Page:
Stepping back, what the regulation of pole attachments tells us is that the Federal government is quite adept at balancing property rights to ensure access on the one hand, and fair, reasonable and non-discriminatory compensation on the other, when it wants to be. So why the dissimilar treatment for patents essential to industry standards? Why didn’t the USPTO, NIST and DOJ propose adopting procedures necessary and appropriate to hear and resolve complaints concerning patent licenses, instead of bending over backwards to protect those who use the property of others without making any attempt to pay for the same and, worse yet, actively fight against the need to do so?
The United States Code also recognizes states’ rights to regulate the rates, terms and conditions regarding pole attachments (see 47 U.S.C. 224(c)). An example of such regulations is the Dover, Delaware Code of Ordinances Sec. 110-32 (DCO). Interestingly, the DCO sets forth penalties for “unauthorized occupancy or access” adding that “[i]n the event a licensee fails to pay such fee within 30 calendar days of receiving notification thereof, [Dover’s Electric Department] has the right to remove such attachments at licensee’s expense…” (see DCO Sec. 110-32(16)). So not only is the City of Dover not concerned with the possibility of hold-up but has expressly set forth its right to enjoin unauthorized use of its property. Similarly, see the FCC’s power to issue cease and desist orders set out in 47 USC §224(b)(1).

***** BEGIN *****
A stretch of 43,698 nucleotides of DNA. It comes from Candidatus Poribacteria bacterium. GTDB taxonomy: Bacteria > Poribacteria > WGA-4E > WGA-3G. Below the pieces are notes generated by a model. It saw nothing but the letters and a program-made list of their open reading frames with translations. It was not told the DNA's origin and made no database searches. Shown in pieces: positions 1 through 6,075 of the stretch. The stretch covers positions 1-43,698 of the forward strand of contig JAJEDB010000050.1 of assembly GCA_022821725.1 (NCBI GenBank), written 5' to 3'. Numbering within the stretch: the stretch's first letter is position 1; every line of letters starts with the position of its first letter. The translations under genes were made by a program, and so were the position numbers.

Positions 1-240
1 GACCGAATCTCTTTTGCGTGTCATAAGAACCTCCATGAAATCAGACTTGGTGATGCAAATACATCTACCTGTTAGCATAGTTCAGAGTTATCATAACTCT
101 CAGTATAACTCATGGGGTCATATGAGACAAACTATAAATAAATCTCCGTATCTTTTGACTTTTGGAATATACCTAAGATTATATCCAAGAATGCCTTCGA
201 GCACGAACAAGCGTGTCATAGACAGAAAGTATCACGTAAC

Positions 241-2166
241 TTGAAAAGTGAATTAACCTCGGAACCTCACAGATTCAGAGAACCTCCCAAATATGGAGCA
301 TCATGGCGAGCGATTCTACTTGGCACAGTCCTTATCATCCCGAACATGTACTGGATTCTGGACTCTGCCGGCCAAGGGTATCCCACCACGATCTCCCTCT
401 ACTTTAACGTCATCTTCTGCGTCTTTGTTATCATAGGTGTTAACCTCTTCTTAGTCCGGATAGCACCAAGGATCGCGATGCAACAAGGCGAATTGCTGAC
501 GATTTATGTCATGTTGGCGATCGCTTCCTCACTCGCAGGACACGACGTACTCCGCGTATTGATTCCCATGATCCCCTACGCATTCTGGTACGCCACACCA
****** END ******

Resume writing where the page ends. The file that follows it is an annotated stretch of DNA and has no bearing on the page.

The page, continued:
Hey, You, Get Off of My Cloud!
The Federal government also utilizes FRAND licensing concepts to balance property rights issues arising with respect to “interconnection” with a local exchange carrier’s network (see 47 USC §251). Like access to poles…, this is due to the economic power held by such former government entities. Specifically, 47 USC §251(c)(2) (“Interconnection”) places the following duty on incumbent local exchange carriers (emphasis added):
The duty to provide, for the facilities and equipment of any requesting telecommunications carrier, interconnection with the local exchange carrier’s network-
(A) for the transmission and routing of telephone exchange service and exchange access;